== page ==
The European Union (EU) Decision (1082/2013/EU) on serious cross border threats to health was adopted by the European Parliament in November 2013, in recognition of the need to strengthen the capacity of Member States to coordinate the public health response to cross border threats, whether from biological, chemical, environmental events or events which have an unknown origin. Although mechanisms have been in place for years for reporting cross border health threats from communicable diseases, this has not been the case for incidents involving chemicals and/or environmental events. A variety of collaborative EU projects have been funded over the past 10. years through the Health Programme to address gaps in knowledge on health security and to improve resilience and response to major incidents involving chemicals. This paper looks at the EU Health Programme that underpins recent research activities to address gaps in resilience, planning, responding to and recovering from a cross border chemical incident. It also looks at how the outputs from the research programme will contribute to improving public health management of transnational incidents that have the potential to overwhelm national capabilities, putting this into context with the new requirements as the Decision on serious cross border threats to health as well as highlighting areas for future development.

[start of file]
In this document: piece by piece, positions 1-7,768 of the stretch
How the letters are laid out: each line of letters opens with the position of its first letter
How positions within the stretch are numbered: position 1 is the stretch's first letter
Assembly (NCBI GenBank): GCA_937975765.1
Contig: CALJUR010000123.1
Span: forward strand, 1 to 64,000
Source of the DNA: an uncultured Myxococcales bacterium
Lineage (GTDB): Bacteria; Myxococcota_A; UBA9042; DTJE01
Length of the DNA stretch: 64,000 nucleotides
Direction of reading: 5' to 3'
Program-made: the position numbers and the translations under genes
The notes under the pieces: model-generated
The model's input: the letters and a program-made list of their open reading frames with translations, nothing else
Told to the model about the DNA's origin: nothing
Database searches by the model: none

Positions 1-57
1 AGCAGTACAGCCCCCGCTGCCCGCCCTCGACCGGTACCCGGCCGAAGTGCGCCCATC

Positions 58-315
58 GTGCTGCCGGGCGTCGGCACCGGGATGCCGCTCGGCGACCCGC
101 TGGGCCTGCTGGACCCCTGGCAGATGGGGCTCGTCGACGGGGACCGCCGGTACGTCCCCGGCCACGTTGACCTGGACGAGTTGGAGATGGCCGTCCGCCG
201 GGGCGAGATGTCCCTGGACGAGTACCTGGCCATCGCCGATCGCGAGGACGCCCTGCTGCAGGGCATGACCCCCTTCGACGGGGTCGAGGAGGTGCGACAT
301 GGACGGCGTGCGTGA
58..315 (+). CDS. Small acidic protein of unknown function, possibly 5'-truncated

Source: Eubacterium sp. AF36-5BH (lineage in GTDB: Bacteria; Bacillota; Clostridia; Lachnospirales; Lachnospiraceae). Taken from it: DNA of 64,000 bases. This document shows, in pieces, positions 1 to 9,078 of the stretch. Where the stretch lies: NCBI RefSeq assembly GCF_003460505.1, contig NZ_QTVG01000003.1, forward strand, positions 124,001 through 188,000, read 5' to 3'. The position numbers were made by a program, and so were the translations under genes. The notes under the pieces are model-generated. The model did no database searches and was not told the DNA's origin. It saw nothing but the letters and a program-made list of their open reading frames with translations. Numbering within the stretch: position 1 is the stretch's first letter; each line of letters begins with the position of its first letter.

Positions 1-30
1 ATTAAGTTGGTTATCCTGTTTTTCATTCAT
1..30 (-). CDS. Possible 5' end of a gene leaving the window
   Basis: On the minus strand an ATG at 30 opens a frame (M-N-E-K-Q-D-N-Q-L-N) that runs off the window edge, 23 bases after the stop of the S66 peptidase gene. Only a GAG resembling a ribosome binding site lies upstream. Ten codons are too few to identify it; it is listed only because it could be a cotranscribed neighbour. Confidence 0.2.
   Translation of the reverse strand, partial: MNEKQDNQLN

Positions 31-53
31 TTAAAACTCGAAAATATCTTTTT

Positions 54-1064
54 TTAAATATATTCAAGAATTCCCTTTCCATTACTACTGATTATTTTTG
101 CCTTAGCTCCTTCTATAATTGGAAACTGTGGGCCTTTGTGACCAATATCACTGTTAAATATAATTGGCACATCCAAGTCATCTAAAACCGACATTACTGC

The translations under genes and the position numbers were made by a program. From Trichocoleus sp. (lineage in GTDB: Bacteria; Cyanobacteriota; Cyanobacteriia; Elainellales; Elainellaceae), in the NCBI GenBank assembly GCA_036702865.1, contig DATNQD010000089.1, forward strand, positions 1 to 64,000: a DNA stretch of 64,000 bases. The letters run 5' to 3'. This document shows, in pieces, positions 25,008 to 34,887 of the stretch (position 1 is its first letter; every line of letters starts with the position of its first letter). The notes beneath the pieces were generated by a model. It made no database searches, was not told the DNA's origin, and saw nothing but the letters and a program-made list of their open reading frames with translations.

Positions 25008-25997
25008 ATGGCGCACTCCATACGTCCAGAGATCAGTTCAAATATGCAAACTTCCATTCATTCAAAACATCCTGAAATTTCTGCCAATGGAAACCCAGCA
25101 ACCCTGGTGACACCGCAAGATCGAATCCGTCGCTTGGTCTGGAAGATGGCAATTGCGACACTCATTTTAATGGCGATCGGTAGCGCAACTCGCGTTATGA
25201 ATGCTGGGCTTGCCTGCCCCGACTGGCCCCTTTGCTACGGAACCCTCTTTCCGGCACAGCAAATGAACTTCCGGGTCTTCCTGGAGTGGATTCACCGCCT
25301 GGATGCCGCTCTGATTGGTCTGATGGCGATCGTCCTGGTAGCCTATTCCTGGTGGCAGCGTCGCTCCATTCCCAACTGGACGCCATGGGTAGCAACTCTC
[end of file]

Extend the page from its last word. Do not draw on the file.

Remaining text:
Bibliographical noteFunding Information:
The authors acknowledge the support of project partners in a number of EU funded projects ASHTII (EU project No. 20101101); ASHTIII (2007210); CIE Tookit (2007205); CARRA-Net (SC 2010 61 21); CARIMEC (SC 2010 61 22): ORCHIDS (2007203); MASH (20071209) and ECHEMNET (20111101). All these projects received funding from the European Union, in the framework of the Health Programme. The views expressed in this article are the authors' and do not necessarily reflect those of Public Health England. The project was supported financially by the European Commission Directorate for Health and Consumers (SANCO) in Luxemburg.
- Alerting and notification
- Chemical incident
- Cross border health threats
- Emergency response
- Public health risk assessment and management